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Bridge 2/1
A deal that is tough for all
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Jimmy Buffett said, "Indecision may or may not be my problem."
    At the table, we are occasionally unsure of what to do next. Usually, careful analysis will clear the cloudy skies, permitting the sun to shine through. That ought to be the case in this deal. Look only at the North and East hands.
    South reaches four spades. West guesses well to lead the diamond queen. After East wins the third trick with his diamond ace, what should he do next?
    West opens with a typical three-bid: a decent seven-card suit, some six playing-tricks, and 6-10 high-card points. North was tempted to make a takeout double, but that would probably have carried his side too high.     South thought about balancing with three no-trump, which works fine here, but the 150-point bonus for his spade honors was a powerful lure. North cue-bid four hearts to show a good raise to four spades. South was not tempted to look for a slam.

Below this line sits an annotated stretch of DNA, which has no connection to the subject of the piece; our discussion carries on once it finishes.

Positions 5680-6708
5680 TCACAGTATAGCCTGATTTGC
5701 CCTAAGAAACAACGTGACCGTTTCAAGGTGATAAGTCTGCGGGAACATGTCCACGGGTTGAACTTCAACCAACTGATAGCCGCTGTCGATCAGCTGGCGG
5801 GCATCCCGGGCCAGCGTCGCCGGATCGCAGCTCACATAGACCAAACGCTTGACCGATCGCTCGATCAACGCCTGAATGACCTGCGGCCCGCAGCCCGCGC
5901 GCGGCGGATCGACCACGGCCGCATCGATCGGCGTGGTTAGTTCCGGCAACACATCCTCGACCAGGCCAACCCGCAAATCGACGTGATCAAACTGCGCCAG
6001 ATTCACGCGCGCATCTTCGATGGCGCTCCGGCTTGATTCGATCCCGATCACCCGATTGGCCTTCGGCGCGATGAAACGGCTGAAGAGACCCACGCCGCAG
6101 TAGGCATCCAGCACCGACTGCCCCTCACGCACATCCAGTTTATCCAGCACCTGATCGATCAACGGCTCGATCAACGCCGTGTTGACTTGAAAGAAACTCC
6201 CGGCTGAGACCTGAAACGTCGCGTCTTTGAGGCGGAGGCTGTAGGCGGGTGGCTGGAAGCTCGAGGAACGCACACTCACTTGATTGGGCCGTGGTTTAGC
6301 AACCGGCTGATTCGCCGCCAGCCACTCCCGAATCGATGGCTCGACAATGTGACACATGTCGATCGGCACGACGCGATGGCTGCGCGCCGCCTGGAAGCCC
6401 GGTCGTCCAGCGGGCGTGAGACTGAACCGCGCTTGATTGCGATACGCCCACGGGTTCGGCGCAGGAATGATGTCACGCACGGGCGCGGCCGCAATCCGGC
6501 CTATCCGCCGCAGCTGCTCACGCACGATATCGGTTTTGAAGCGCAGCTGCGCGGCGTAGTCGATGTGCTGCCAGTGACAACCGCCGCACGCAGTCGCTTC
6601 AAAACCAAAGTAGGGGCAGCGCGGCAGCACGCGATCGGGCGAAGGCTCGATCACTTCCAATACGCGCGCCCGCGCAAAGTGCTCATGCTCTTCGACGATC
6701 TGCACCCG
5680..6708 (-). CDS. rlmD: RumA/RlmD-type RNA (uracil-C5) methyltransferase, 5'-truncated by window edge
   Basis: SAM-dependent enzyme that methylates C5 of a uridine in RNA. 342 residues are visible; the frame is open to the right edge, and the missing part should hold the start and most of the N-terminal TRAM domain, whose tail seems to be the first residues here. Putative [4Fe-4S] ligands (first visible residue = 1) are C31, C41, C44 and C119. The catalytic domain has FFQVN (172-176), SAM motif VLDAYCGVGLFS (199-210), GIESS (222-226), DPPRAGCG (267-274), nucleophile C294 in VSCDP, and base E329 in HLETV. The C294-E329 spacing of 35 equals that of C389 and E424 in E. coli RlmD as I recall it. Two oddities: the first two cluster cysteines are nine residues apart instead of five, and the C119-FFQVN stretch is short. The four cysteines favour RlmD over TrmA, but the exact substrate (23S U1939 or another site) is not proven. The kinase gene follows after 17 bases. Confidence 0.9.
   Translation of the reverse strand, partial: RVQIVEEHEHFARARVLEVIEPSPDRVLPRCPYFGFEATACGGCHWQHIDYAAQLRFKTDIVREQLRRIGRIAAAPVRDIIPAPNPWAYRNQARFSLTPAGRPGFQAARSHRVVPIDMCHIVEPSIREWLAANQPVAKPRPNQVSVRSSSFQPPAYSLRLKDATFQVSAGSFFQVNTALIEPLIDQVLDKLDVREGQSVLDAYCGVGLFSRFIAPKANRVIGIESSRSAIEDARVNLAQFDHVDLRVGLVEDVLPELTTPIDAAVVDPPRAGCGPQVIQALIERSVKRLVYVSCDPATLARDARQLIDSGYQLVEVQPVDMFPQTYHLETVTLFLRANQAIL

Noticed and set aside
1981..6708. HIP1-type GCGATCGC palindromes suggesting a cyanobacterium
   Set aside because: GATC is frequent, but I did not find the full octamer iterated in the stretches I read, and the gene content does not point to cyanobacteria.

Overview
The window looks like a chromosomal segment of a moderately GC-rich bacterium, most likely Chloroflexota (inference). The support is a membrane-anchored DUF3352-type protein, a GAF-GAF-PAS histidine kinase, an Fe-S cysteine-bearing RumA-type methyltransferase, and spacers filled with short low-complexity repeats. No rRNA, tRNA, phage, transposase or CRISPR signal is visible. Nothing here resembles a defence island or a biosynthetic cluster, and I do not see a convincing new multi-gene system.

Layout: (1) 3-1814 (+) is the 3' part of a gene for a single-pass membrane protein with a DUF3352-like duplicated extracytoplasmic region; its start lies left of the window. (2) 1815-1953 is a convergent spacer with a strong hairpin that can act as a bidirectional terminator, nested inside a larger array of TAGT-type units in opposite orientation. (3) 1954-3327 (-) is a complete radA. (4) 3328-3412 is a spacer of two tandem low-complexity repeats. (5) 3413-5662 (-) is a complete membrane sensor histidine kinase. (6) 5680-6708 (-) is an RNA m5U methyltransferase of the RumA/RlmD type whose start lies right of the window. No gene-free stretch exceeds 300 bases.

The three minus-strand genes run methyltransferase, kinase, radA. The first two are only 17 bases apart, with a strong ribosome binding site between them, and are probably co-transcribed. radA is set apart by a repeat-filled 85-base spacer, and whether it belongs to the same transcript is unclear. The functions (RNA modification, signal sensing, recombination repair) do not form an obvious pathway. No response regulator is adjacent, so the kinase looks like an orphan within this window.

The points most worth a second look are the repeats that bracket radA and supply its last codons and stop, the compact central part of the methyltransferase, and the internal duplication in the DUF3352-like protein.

At trick four, should East shift to the heart queen or to a club?
    If East leads his heart queen, South collects five spades, one heart and four clubs.
    East should count out the deal. He knows from the bidding and play that South started with five spades, four hearts, three diamonds and, therefore, only one club. A club shift will be decisive.
    Now South will play a spade — and find that he can no longer make the contract. To get home, South would have to guess that the trumps are 4-0 and immediately cash all of dummy's clubs — which would never happen in our world.
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